Is There Any Difference Between Red Bananas And Yellow Bananas?
When you first lay your eyes upon a bunch of red bananas, your initial thought might be that what you are looking at is simply a bunch of overly ripe yellow bananas. So ripe in fact that the outer peel has turned from black to a purplish-red color. You might also notice that these bananas seem to be a little more plump than usual. If you press on one with a finger, you’d find it to be quite firm, and almost hard to the touch, and not soft or squishy at all. Usually, if you press down on a banana that’s as overripe as these look, your finger would go all the way to the peel on the opposite side.
What you’re looking at isn’t a bunch of yellow bananas that have for some reason turned red or purple, but a bunch of red bananas. After a lifetime of seeing bananas that are either yellow, or yellow-green, if they’re not quite ripe, you might suppose you’ve stumbled across a rare banana indeed. There’s nothing really rare about red bananas. It’s simply that they haven’t been heavily marketed, at least not in North America. Here in the United States we usually only see a single type of banana, or two or three types at the most, so we’ve come to believe that all bananas look pretty much the same, and all are yellow, except for this oddball banana that has a red peel.
There Are Many Different Types Of Bananas
In truth, there are well over 1,000 different types of bananas in the world. With so many different types, it’s understandable that some will taste differently than others, and some will look quite different from others. As it so happens, while no two types are identical, there are usually more similarities than differences between the different types. Some species however do not produce edible fruit, and the plant is grown mainly as an ornamental. Other species, like plantains, tend to be used more in cooking than eaten raw.
In any event, the vast majority of bananas you find in your neighborhood supermarket are Cavendish bananas. The other types you are most likely to encounter would be baby bananas, red bananas, and plantains. Most of the bananas sold in the United States are grown in Central and South America, but India is the world’s largest exporter of bananas. Most of the red bananas you’ll find in the market place also come from Central and South America, although some are imported from Asia or the islands of the South Pacific.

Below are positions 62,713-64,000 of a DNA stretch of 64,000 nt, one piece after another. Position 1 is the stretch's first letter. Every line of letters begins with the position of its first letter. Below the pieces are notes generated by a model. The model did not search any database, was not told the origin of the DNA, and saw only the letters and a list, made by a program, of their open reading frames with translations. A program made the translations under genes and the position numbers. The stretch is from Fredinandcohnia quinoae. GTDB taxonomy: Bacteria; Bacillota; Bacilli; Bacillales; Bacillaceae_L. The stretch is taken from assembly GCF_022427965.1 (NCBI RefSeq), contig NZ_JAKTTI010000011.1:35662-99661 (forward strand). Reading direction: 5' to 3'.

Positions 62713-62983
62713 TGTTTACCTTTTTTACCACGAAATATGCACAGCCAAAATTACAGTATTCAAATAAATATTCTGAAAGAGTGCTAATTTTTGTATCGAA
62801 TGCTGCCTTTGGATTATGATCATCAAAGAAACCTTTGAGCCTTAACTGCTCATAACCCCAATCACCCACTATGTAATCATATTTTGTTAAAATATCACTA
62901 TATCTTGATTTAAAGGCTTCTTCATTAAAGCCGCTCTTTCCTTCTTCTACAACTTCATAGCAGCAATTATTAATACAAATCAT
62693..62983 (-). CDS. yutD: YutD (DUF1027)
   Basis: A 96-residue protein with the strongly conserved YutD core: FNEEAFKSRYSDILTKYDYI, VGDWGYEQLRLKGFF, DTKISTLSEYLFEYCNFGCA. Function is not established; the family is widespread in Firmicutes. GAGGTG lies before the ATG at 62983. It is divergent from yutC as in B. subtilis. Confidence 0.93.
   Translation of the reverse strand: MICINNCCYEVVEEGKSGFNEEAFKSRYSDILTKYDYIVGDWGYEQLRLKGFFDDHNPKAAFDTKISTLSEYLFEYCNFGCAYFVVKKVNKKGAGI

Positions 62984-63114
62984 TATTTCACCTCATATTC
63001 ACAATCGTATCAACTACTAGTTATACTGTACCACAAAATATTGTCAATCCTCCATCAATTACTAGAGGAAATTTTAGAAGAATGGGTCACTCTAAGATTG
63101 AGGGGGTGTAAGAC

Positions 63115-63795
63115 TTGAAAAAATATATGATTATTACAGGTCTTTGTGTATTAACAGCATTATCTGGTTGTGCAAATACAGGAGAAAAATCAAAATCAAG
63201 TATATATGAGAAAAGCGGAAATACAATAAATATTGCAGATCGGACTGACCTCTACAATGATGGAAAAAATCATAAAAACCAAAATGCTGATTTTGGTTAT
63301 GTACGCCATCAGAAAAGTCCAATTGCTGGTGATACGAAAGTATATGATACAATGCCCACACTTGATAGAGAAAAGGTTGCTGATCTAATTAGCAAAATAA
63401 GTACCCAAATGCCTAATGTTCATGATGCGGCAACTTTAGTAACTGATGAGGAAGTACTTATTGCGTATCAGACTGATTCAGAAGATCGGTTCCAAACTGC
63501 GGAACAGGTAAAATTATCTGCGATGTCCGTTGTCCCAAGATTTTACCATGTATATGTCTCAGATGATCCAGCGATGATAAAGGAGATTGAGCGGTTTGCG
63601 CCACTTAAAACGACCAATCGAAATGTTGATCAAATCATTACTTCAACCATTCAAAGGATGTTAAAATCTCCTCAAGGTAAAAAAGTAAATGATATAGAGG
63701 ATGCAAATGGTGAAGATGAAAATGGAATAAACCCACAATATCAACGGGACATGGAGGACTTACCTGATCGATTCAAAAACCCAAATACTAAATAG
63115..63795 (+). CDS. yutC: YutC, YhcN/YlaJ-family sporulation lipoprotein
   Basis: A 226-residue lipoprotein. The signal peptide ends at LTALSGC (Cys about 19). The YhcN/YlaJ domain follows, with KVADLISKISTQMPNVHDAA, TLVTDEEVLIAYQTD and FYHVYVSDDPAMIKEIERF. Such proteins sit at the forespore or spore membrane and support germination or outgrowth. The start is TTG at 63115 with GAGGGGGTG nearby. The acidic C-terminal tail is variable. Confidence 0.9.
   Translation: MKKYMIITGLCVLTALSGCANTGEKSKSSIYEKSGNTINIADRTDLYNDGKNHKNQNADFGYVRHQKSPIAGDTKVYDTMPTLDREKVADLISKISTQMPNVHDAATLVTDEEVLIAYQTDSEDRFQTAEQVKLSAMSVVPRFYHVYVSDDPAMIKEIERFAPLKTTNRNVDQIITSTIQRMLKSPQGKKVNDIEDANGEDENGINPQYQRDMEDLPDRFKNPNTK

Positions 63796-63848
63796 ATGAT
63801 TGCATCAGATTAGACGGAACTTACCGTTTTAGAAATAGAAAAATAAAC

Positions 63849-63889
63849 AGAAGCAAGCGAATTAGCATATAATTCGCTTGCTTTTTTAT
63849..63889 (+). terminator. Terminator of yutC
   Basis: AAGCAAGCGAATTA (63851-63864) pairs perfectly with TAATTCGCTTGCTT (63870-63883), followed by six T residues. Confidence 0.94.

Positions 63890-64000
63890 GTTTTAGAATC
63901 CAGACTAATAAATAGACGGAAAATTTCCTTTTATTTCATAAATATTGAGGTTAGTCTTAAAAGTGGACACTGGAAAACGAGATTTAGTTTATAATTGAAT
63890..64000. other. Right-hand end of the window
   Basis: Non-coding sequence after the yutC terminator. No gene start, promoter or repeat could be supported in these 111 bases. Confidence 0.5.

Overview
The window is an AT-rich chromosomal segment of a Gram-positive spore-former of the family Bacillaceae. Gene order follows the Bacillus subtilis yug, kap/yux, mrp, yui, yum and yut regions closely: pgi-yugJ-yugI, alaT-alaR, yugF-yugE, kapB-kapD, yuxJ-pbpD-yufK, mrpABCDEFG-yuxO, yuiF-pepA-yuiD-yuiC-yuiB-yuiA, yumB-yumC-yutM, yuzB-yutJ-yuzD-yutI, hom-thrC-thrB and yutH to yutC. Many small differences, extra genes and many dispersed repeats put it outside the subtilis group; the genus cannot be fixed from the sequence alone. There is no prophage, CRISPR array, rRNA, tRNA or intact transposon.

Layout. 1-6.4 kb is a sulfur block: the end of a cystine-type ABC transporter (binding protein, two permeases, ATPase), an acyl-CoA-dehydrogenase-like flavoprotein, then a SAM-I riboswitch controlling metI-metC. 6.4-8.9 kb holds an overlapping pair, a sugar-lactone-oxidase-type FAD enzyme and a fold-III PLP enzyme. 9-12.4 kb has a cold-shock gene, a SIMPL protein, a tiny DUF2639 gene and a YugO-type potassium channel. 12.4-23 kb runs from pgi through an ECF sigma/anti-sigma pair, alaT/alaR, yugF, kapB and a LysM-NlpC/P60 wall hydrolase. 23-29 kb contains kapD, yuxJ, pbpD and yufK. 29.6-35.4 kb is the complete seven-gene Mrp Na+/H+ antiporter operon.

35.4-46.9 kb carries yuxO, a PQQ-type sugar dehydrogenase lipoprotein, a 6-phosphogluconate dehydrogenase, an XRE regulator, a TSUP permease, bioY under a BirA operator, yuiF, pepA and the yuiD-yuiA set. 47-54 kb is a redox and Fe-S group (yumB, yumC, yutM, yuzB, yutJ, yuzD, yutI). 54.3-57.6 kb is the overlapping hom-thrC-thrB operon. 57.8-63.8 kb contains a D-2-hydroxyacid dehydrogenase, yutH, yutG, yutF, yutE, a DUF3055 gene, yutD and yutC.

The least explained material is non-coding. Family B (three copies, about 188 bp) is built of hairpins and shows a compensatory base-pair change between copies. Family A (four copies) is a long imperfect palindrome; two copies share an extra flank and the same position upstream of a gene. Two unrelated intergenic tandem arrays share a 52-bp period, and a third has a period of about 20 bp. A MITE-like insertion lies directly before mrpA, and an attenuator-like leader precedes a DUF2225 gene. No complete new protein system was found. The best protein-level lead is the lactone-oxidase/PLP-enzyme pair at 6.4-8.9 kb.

Characteristics Of The Red Banana
As noted above, the red banana tends to be a bit plumper than its yellow cousin. The fruit is somewhat shorter as well. The red banana as a whole feels much more solid than the yellow banana, and in fact it is so. Whereas the flesh of the yellow banana has a creamy white color, that of the red banana has more of a pink, or salmon color. The flavor is much like that of the yellow banana, though many say it is richer, and that it has just a hint of raspberry flavor. One or two of these bananas can provide a hearty meal. The red banana is very rich in beta carotene, and it supplies more vitamin C than does the yellow banana. Like the yellow banana, the red banana is very rich in potassium. Both red and yellow bananas are widely used in cooking, but the red variety tends to be used more in cooking that eaten raw, perhaps due to the fact that its flesh is a bit more heavy or solid. The red banana can be dried to make chips, or it can be fried to make snacks.
Growing Red Banana Plants
If you live in a warmer climate (USDA Zone 8 and above) you can grow your own red banana plant. Banana plants or trees are easy to grow, and the vegetation is quite lush, but the plant will not tolerate frost, nor will it perform well at all if the temperature remains in the 40ºF range for any length of time. Red banana bushes tend to be much more sensitive to cold weather than Cavendish banana plants, or some of the ornamental banana species. The foliage however is considered to be more spectacular than is the case with most other species. Once a bush or tree has produced fruit, which can take up to 11 months, it can be cut back to the ground, since new fruit will not be produced on the previous growing season’s foliage. Just when fruit will first begin to appear is anyone’s guess. Banana plants seem to produce a new crop of fruit whenever they feel like it, which means if you have a plantation of red banana plants, you’ll likely have fruit ready for harvesting at all times of the year.
If you should come upon a bunch of red bananas during a future trip to the supermarket, give them a try. You probably won’t be disappointed. Just don’t let them get too ripe. If they do, they will turn mushy, just like a yellow banana will.